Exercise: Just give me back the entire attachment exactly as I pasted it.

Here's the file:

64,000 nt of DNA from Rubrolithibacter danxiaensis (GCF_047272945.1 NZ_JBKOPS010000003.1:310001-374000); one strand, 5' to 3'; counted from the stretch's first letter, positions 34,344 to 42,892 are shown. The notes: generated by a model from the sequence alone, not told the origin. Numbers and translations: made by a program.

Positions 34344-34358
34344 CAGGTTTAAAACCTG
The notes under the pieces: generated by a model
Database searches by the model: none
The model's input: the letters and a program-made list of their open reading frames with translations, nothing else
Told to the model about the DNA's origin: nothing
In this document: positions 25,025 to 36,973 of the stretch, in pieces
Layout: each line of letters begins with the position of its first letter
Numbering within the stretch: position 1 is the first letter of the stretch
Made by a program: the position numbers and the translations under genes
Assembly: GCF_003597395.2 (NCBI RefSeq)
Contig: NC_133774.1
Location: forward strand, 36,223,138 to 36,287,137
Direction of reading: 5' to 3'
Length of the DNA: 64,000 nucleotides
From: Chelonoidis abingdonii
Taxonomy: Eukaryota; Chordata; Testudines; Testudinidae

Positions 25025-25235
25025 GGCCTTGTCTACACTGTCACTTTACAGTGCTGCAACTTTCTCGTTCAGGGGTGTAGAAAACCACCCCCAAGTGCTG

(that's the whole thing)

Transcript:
64,000 nt of DNA from Rubrolithibacter danxiaensis (GCF_047272945.1 NZ_JBKOPS010000003.1:310001-374000); one strand, 5' to 3'; counted from the stretch's first letter, positions 34,344 to 42,892 are shown. The notes: generated by a model from the sequence alone, not told the origin. Numbers and translations: made by a program.

Positions 34344-34358
34344 CAGGTTTAAAACCTG
The notes under the pieces: generated by a model
Database searches by the model: none
The model's input: the letters and a program-made list of their open reading frames with translations, nothing else
Told to the model about the DNA's origin: nothing
In this document: positions 25,025 to 36,973 of the stretch, in pieces
Layout: each line of letters begins with the position of its first letter
Numbering within the stretch: position 1 is the first letter of the stretch
Made by a program: the position numbers and the translations under genes
Assembly: GCF_003597395.2 (NCBI RefSeq)
Contig: NC_133774.1
Location: forward strand, 36,223,138 to 36,287,137
Direction of reading: 5' to 3'
Length of the DNA: 64,000 nucleotides
From: Chelonoidis abingdonii
Taxonomy: Eukaryota; Chordata; Testudines; Testudinidae

Positions 25025-25235
25025 GGCCTTGTCTACACTGTCACTTTACAGTGCTGCAACTTTCTCGTTCAGGGGTGTAGAAAACCACCCCCAAGTGCTG